Citation: Slippery start for Venezuela’s petro crypto coin (2018, March 28) retrieved 18 July 2019 from https://phys.org/news/2018-03-slippery-venezuela-petro-crypto-coin.html With rampant inflation more than decimating the bolivar, Venezuelan authorities are banking on the petro becoming a digital means of pulling them out of crisis Venezuela’s digital coin makes debut Caracas placed an initial value of $60 on a unit of petro, but may have received less than half that during the private pre-sale Explore further The government of crisis-torn Venezuela, struggling to overcome chronic liquidity shortages and burdened by US sanctions, launched the first government-backed cryptocurrency, the petro, earlier this year. Washington has banned US citizens or anyone using the US financial system from using the petro. Several credit agencies consider Venezuela and state-backed oil giant PDVSA to be in default of its financial obligations owing to late capital or debt interest payments. Despite having the world’s largest proven crude oil deposits, Venezuela’s foreign reserves have dwindled to $9.5 billion while it must pay off some $8 billion this year.’No idea’Experts doubt the petro can succeed in the current parlous economic climate with public debt standing at 20 percent of the country’s annual economic output and hyperinflation that hit 13,000 percent this year, according to the IMF. Maduro has said people will in due course be able to purchase petros in euros, Russian rubles, Chinese yuan, Turkish lira and three of the main cryptocurrencies—bitcoin, ethereum and zencash.That will require a buyer first registering online and downloading a digital crypto wallet. He or she will then have to interface with virtual exchanges, where to date petros are not available.The government says the state also intends to hold weekly petro auctions. But to most Venezuelans the whole concept is still more pie in the sky than daily reality.”I don’t know… No idea,” responded an amused Carolina Mendez when asked if her ice cream parlour takes petro. Jose Angel Alvarez, president of Venezuela’s cryptocurrency association, said he thinks the petro can find its place in the virtual currency jungle.But he wants more transparency on how it works as well as “a breaching of the wall of disinformation.”Taking stock of the pre-sales phase, Maduro would not let on how many petro units had been sold or at what rate.”I don’t know where there they get these $5 billion from,” said Oliveros.Economist Cesar Aristimuno told AFP ahead of the launch that the pre-sale price was between $20 and $30, well off the $60 the government was touting as the “reference price”. Yet Maduro wants the virtual currency to become a widely used means of payment by Venezuelans. Last week, he ordered use of the petro for state financial business—including PDVSA operations. Tourism is another sector where Maduro wants petro transactions.Yet Ariadna Zamora, who runs a travel agency, is not alone in having no idea how to go about it.”Nobody has explained anything whatsoever to us. How can you have confidence in something you don’t know,” pondered the 52-year-old. © 2018 AFP Venezuela’s President Nicolas Maduro launched the oil-backed petro on February 20, putting 38.4 million units of the world’s first state-backed digital currency on private pre-sale But while Nicolas Maduro’s administration hopes a currency backed by the country’s vast oil reserves can lead the nation out of the financial woods, there are precious few people who know how to use it—even if they can access it.The digital “coin” became available to the general public last Friday following a month of $5 billion worth of pre-sales across 133 countries. Yet it comes to the domestic market surrounded by confusion, despite a blizzard of media coverage, not least with the government and Maduro having given different official launch dates.The confusion led one department store to place prominent signs in its shop windows informing customers that “we accept PETRO as a means of payment”—only to remove them within hours with staff unable to help those wanting to avail themselves of the opportunity.”We don’t have information on how to take payment from clients” wanting to use the petro. “That’s why we took down” the signs, one store manager told AFP on condition of anonymity.So-called cryptocurrencies—generated by computers—are “a very technical concept” which “not everybody necessarily knows how to use,” noted Asdrubal Oliveros, an analyst with consultancy Ecoanalitica.Venezuela’s economic woes have much to do with the slump in recent years in the price of oil, which accounts for some 96 percent of the country’s revenue.US economic sanctions have also taken a heavy toll. This document is subject to copyright. Apart from any fair dealing for the purpose of private study or research, no part may be reproduced without the written permission. The content is provided for information purposes only.
This document is subject to copyright. Apart from any fair dealing for the purpose of private study or research, no part may be reproduced without the written permission. The content is provided for information purposes only. Explore further Italy’s TIM telecommunication company on Tuesday was awarded new national broadcast licenses for 5G frequencies for a total of 1.73 million euros ($1.99 million), the company said. Citation: TIM wins 5G licenses in Italy (2018, October 2) retrieved 17 July 2019 from https://phys.org/news/2018-10-tim-5g-italy.html The company successfully bid for an 80MHz block of 3700 MHz (at a cost of 1.69 million euros) and a 200MHz block of 26 GHz (at a cost of 33 million euros), it said in a statement.The bids were in addition to the two blocks of 700 MHz it had already won. The frequencies will be available until 2037.”By securing all three band frequencies put on auction, TIM strengthens its network leadership in Italy,” TIM’s Chief Executive Officer Amos Genish was quoted as saying.”The 5G tests initiated in recent years by TIM are a unique case in Italy, which have already brought about tangible results,” he said.TIM said it will make immediate use of the higher frequency 5G blocks to leverage the testing already underway in Turin, Bari and Matera and in the Republic of San Marino. © 2018 AFP TIM successfully bid for an 80MHz block of 3700 MHz (at a cost of 1.69 million euros) and a 200MHz block of 26 GHz (at a cost of 33 million euros) France launches 4G mobile license auction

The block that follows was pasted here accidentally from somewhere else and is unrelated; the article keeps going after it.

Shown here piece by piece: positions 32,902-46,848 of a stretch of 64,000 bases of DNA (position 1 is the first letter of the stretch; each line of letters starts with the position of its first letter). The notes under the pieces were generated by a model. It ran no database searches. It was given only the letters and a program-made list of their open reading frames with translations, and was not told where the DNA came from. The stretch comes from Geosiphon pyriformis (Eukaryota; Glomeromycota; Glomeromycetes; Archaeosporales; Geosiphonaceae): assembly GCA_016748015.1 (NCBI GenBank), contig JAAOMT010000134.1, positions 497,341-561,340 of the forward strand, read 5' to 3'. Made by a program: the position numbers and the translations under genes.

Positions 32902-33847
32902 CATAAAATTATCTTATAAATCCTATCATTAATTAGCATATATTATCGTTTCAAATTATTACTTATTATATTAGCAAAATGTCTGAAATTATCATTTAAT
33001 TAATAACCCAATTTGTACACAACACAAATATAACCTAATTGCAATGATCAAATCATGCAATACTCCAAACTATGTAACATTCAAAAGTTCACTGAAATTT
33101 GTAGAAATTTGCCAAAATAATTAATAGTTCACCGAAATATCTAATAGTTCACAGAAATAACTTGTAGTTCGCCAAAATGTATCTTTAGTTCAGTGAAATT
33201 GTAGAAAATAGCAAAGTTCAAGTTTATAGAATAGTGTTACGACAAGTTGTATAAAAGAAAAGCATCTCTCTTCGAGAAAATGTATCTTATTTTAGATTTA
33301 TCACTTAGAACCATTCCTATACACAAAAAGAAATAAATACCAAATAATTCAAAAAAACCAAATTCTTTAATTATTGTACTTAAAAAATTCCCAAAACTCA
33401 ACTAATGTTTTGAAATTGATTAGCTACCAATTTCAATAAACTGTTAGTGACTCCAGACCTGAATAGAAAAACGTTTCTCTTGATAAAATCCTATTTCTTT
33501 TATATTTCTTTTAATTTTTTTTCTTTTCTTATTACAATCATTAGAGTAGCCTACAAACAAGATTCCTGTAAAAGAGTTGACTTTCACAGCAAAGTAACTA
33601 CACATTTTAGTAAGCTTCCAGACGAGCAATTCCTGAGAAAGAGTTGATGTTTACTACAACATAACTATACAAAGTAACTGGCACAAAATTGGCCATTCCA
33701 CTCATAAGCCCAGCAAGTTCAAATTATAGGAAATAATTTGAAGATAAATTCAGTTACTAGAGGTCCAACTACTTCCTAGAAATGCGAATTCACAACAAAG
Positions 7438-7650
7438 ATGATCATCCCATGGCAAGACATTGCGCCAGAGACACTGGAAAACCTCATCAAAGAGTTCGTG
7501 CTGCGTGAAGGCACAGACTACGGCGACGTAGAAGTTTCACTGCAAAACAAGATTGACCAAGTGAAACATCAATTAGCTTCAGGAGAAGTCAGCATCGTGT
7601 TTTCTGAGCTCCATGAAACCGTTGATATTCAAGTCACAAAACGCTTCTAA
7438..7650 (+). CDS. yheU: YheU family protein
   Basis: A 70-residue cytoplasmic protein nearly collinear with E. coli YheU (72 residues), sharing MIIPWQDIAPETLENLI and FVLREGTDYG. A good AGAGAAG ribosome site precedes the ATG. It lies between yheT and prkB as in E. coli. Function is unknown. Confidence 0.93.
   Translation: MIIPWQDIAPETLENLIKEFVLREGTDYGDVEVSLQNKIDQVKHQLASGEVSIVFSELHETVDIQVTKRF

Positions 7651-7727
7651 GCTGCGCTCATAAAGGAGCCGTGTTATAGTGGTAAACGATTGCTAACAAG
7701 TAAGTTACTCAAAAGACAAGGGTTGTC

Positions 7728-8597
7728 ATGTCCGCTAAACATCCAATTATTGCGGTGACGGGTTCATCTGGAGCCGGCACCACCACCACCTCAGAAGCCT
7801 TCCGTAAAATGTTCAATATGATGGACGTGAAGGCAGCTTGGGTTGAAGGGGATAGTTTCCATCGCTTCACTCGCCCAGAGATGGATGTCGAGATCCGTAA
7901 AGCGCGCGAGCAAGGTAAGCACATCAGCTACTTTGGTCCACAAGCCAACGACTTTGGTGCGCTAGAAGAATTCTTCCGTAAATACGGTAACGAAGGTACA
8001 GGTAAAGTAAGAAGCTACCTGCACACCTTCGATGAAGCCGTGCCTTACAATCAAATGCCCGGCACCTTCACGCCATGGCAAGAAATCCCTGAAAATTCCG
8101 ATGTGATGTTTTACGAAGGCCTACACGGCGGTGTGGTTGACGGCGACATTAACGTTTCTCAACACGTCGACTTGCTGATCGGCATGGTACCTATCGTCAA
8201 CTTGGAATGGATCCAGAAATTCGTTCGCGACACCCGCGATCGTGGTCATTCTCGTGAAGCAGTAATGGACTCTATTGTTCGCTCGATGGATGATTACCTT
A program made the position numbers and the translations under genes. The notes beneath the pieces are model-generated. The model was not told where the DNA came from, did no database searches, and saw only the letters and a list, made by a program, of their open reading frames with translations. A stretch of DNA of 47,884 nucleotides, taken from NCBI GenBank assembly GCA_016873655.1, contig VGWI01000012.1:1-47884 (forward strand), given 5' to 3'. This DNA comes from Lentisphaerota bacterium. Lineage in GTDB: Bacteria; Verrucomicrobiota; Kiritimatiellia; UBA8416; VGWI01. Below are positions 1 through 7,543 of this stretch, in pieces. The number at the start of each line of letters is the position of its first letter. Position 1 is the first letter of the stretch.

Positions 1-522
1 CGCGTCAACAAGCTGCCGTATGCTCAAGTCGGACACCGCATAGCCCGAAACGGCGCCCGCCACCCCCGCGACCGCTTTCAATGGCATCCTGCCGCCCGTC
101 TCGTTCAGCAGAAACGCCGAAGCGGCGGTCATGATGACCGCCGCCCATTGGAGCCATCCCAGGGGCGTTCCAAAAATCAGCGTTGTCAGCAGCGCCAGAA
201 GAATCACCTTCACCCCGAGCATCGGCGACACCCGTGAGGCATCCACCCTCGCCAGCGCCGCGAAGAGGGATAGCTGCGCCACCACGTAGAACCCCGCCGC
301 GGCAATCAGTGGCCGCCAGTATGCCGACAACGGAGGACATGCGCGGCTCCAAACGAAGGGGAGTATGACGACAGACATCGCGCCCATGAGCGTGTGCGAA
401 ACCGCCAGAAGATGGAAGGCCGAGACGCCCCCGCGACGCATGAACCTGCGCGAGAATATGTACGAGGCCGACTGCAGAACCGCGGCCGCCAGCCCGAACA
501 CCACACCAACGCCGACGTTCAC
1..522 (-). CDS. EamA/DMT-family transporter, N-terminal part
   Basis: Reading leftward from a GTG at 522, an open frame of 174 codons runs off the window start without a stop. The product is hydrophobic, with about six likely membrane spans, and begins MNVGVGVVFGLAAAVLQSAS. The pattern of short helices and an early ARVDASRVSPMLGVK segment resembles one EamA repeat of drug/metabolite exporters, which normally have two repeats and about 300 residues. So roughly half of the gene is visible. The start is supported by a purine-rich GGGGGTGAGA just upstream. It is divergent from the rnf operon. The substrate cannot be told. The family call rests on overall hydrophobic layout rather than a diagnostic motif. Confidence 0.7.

Galen Sherwin, senior staff attorney at the ACLU and the group’s lead attorney on its suit, praised the settlement as “sweeping” and said she expects it to have ripple effects through the tech industry.Facebook agreed to let the groups test its ad systems to ensure they don’t enable discrimination. The company also agreed to meet with the groups every six months for the next three years, and is building a tool to let anyone search housing-related ads in the U.S. targeted to different areas across the country. In this May 18, 2012, file photo a television photographer shoots the sign outside of Facebook headquarters in Menlo Park, Calif. Facebook has settled five lawsuits alleging that its advertising systems could be used to enable discrimination in housing, credit and employment ads, checking off one problem from its list of many. (AP Photo/Paul Sakuma, File) Discrimination hasn’t been Facebook’s only problem with ad targeting. It’s taken fire for allowing advertisers to target groups of people identified as “Jew-haters” and Nazi sympathizers. It’s also still dealing with fallout from the 2016 election, when, among other things, Facebook allowed fake Russian accounts to buy ads targeting U.S. users to stir up political divisions.One of the complaints said that Facebook violated the Fair Housing Act because its targeting systems allow advertisers to exclude certain audiences, such as families with young children or disabled people, from seeing housing ads. Others alleged job discrimination, with ads being shown to men but not women in traditionally male-dominated fields, or only to younger users.As part of the changes, advertisers who want to run housing, employment or credit ads will no longer be allowed to target people by age, gender or zip code. Facebook will also limit the targeting categories available for such ads. For example, such advertisers wouldn’t be able to exclude groups such as “soccer moms” or people who joined a group on black hair care.Endlessly customizable ad targeting is Facebook’s bread and butter. The ads users see can be tailored down to the most granular details—not just where people live and what websites they visited recently, but whether they’ve gotten engaged in the past six months or share characteristics with people who have recently bought a BMW, even if they have never expressed interest in doing so themselves. It’s how they company made $56 billion in revenue last year.Sheryl Sandberg, Facebook’s chief operating officer, would not say whether the changes will hurt the company’s advertising revenue. The most important thing, she said, was to protect Facebook’s users from discrimination.”Today’s changes mark an important step in our broader effort to prevent discrimination and promote fairness and inclusion on Facebook,” she said in a blog post Tuesday . “But our work is far from over.” This document is subject to copyright. Apart from any fair dealing for the purpose of private study or research, no part may be reproduced without the written permission. The content is provided for information purposes only. © 2019 The Associated Press. All rights reserved. US regulators target Facebook on discriminatory housing ads Facebook will overhaul its ad-targeting systems to prevent discrimination in housing , credit and employment ads as part of a legal settlement. For the social network, that’s one major legal problem down, several to go, including government investigations in the U.S. and Europe over its data and privacy practices.The changes to Facebook’s advertising methods —which generate most of the company’s enormous profits—are unprecedented. The social network says it will no longer allow housing, employment or credit ads that target people by age, gender or zip code. Facebook will also limit other targeting options so these ads don’t exclude people on the basis of race, ethnicity and other legally protected categories in the U.S., including national origin and sexual orientation.The social media company is also paying about $5 million to cover plaintiffs’ legal fees and other costs.Facebook and the plaintiffs—a group including the American Civil Liberties Union, the National Fair Housing Alliance and others —called the settlement “historic.” It took 18 months to hammer out. The company still faces an administrative complaint filed by U.S. Department of Housing and Urban Development in August over the housing ads issue.What’s not yet clear is how well the safeguards will work. Facebook has been working to address a slew of social consequences related to its platform, with varying degrees of success. Last week, it scrambled to remove graphic video filmed by a gunman in the New Zealand mosque shootings, but the footage remained available for hours on its site and elsewhere on social media.Earlier in March, CEO Mark Zuckerberg announced a new “privacy-focused vision” for the company to focus on messaging instead of more public sharing—but he stayed mum on overhauling Facebook’s privacy practices in its core business. Explore further In this April 10, 2018, file photo Facebook CEO Mark Zuckerberg adjusts his tie as he arrives to testify before a joint hearing of the Commerce and Judiciary Committees on Capitol Hill in Washington. Earlier this month Zuckerberg announced a new “privacy-focused vision” for the company to focus on messaging instead of more public sharing, but he stayed mum on overhauling Facebook’s privacy practices in its core business. (AP Photo/Carolyn Kaster, File) Citation: Facebook to overhaul ad targeting to prevent discrimination (2019, March 19) retrieved 17 July 2019 from https://phys.org/news/2019-03-facebook-ad-targeting-discrimination.html